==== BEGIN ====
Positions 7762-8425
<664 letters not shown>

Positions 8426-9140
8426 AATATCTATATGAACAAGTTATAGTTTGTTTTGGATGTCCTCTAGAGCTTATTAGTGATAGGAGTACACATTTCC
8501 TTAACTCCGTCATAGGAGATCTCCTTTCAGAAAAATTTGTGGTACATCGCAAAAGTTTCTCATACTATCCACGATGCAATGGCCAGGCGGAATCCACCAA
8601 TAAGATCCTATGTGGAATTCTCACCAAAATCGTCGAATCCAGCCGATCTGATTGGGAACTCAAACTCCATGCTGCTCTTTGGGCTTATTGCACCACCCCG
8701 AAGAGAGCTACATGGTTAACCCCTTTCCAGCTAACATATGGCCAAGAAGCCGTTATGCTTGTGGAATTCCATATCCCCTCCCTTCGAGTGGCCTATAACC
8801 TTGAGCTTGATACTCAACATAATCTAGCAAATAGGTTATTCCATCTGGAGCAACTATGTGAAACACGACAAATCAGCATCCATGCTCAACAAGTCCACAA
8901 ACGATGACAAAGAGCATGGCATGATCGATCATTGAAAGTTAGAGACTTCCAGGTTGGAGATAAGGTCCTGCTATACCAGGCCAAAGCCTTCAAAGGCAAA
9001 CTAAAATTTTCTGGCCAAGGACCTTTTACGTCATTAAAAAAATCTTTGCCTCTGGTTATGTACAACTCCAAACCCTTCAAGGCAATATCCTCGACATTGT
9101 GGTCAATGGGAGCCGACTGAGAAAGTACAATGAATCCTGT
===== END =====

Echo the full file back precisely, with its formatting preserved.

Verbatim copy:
Positions 7762-8425
<664 letters not shown>

Positions 8426-9140
8426 AATATCTATATGAACAAGTTATAGTTTGTTTTGGATGTCCTCTAGAGCTTATTAGTGATAGGAGTACACATTTCC
8501 TTAACTCCGTCATAGGAGATCTCCTTTCAGAAAAATTTGTGGTACATCGCAAAAGTTTCTCATACTATCCACGATGCAATGGCCAGGCGGAATCCACCAA
8601 TAAGATCCTATGTGGAATTCTCACCAAAATCGTCGAATCCAGCCGATCTGATTGGGAACTCAAACTCCATGCTGCTCTTTGGGCTTATTGCACCACCCCG
8701 AAGAGAGCTACATGGTTAACCCCTTTCCAGCTAACATATGGCCAAGAAGCCGTTATGCTTGTGGAATTCCATATCCCCTCCCTTCGAGTGGCCTATAACC
8801 TTGAGCTTGATACTCAACATAATCTAGCAAATAGGTTATTCCATCTGGAGCAACTATGTGAAACACGACAAATCAGCATCCATGCTCAACAAGTCCACAA
8901 ACGATGACAAAGAGCATGGCATGATCGATCATTGAAAGTTAGAGACTTCCAGGTTGGAGATAAGGTCCTGCTATACCAGGCCAAAGCCTTCAAAGGCAAA
9001 CTAAAATTTTCTGGCCAAGGACCTTTTACGTCATTAAAAAAATCTTTGCCTCTGGTTATGTACAACTCCAAACCCTTCAAGGCAATATCCTCGACATTGT
9101 GGTCAATGGGAGCCGACTGAGAAAGTACAATGAATCCTGT